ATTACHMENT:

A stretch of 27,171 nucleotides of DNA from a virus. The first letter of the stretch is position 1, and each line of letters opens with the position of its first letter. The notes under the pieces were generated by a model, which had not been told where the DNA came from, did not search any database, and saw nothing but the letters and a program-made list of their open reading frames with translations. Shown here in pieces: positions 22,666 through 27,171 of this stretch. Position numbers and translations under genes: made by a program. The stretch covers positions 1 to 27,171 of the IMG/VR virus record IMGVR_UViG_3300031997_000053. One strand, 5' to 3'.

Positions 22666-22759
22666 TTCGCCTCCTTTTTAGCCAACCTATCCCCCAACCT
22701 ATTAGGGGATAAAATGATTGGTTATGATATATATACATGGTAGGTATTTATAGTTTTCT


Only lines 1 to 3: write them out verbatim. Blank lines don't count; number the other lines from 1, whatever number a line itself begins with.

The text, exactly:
A stretch of 27,171 nucleotides of DNA from a virus. The first letter of the stretch is position 1, and each line of letters opens with the position of its first letter. The notes under the pieces were generated by a model, which had not been told where the DNA came from, did not search any database, and saw nothing but the letters and a program-made list of their open reading frames with translations. Shown here in pieces: positions 22,666 through 27,171 of this stretch. Position numbers and translations under genes: made by a program. The stretch covers positions 1 to 27,171 of the IMG/VR virus record IMGVR_UViG_3300031997_000053. One strand, 5' to 3'.

Positions 22666-22759
22666 TTCGCCTCCTTTTTAGCCAACCTATCCCCCAACCT